Lin-Manuel Miranda discusses relief efforts in the wake of Hurricane Maria

By Molly Walsh

“Hamilton” creator Lin-Manuel Miranda, along with representatives from the Norwegian American Hospital and the New Life Covenant Church, spoke at a Nov. 1 press conference about local relief needed for Puerto Rico after Hurricane Maria. 

The category 4 hurricane ravaged the U.S. territory Sept. 17 and was declared a major disaster by the Federal Emergency Management Agency three days later. Relief efforts by the federal government have been criticized widely for providing insufficient aid compared to assistance to Texas and Florida following hurricanes Irma and Harvey.

Miranda, who is of Puerto Rican descent, said during the press conference, held at The National Museum of Puerto Rican Arts & Culture, 3015 W. Division St., more work needs to be done because the Puerto Rican people are part of the American family. 

“There [is] no shortage of resources available to you. I’m sure there are some in Chicago I’m not familiar with,” Miranda said. “Norwegian Hospital alone is an excellent one. There are drives going up everywhere. I’ve been sending everyone to HispanicFederation.org. They’re very transparent and efficient with how they spend their money. ” 

Miranda wrote and released a charity single called “Almost Like Praying” with other Latino artists, including Marc Anthony, Camila Cabello, and Jennifer Lopez. All proceeds from the song go to the Hispanic Federation to fund hurricane relief.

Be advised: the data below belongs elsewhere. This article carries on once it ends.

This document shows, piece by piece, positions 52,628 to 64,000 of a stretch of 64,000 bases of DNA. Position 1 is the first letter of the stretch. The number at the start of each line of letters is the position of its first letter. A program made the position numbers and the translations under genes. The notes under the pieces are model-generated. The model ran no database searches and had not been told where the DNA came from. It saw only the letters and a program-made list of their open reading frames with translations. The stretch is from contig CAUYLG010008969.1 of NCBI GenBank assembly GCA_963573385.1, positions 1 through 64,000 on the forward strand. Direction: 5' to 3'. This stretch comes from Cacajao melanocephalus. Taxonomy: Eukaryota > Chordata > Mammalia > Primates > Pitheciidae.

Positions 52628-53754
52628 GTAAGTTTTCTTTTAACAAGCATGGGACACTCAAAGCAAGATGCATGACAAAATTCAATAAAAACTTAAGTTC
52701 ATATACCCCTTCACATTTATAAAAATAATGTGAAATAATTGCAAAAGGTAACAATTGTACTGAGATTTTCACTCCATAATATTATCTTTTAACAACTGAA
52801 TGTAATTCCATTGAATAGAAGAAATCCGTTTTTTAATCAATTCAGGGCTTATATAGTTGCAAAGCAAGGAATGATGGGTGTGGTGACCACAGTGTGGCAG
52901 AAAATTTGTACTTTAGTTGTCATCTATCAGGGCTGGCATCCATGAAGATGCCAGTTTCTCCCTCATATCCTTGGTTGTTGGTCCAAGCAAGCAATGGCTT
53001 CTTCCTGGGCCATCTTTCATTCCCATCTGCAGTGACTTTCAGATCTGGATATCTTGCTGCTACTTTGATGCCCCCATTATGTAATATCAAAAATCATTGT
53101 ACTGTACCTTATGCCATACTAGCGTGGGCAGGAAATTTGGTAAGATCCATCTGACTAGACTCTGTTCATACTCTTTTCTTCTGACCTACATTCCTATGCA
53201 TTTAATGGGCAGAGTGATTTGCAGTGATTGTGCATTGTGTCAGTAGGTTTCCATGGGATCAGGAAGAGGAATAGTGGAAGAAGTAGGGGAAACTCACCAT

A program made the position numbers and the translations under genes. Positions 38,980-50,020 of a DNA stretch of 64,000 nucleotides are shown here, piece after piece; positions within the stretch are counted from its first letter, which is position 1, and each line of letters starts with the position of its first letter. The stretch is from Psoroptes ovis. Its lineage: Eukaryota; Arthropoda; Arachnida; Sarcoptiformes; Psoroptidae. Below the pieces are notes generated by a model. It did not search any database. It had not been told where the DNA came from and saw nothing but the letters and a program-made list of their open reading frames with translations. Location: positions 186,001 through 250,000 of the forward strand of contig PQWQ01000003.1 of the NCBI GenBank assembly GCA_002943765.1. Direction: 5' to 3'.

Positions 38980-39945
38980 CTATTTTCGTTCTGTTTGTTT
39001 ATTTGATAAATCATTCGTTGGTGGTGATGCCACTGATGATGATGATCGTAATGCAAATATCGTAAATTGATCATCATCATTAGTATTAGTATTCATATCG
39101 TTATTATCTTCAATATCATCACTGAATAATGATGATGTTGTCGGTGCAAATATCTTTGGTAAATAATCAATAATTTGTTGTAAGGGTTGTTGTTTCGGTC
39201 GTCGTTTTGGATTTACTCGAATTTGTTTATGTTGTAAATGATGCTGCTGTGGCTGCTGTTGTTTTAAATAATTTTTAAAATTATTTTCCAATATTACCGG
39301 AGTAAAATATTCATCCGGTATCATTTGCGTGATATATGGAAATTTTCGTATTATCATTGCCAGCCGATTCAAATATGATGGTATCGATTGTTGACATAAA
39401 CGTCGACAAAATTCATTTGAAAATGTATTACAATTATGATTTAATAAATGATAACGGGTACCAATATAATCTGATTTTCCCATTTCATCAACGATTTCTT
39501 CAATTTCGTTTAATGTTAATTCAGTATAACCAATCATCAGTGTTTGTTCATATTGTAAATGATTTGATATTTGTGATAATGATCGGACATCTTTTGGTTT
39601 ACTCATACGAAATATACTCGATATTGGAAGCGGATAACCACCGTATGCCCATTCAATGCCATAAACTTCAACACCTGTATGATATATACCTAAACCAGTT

Another speaker was OB-GYN Adeeb Alshahrour from Norwegian American Hospital, 1044 N. Francisco Ave., is a member of the planning community in charge of sending American missions to Puerto Rico. Alshahrour said he assesses critical needs and helps form teams of doctors and physicians from the hospital to send to Puerto Rico. 

We are going to be providing as much as we can to make sure our fellow citizens get health care to their doorsteps,” Alshahrour told The Chronicle. 

At least 71 of Puerto Rico’s 78 towns have received assistance from nearly 100 missionaries and clean up crews, Billy Ocasio, executive director of The National Museum of Puerto Rican Arts & Culture, said.

“There’s still much work that needs to be done,” Ocasio told The Chronicle. “There’s still supplies that people can donate. There’s still money that is needed to restore and rebuild Puerto Rico.” 

Anyone from the island or has ties to the island can tell you there was this terrible silence that the rest of the diaspora experienced in the wake of the hurricane, Miranda said.

“Seventy-five percent of the island still has no power [and] 25 [percent] still has no running water. So we’re far from done here,” Miranda said. “I’d much rather be telling you about some new musical I’m working on, but this is sort of the new full-time gig for now.”

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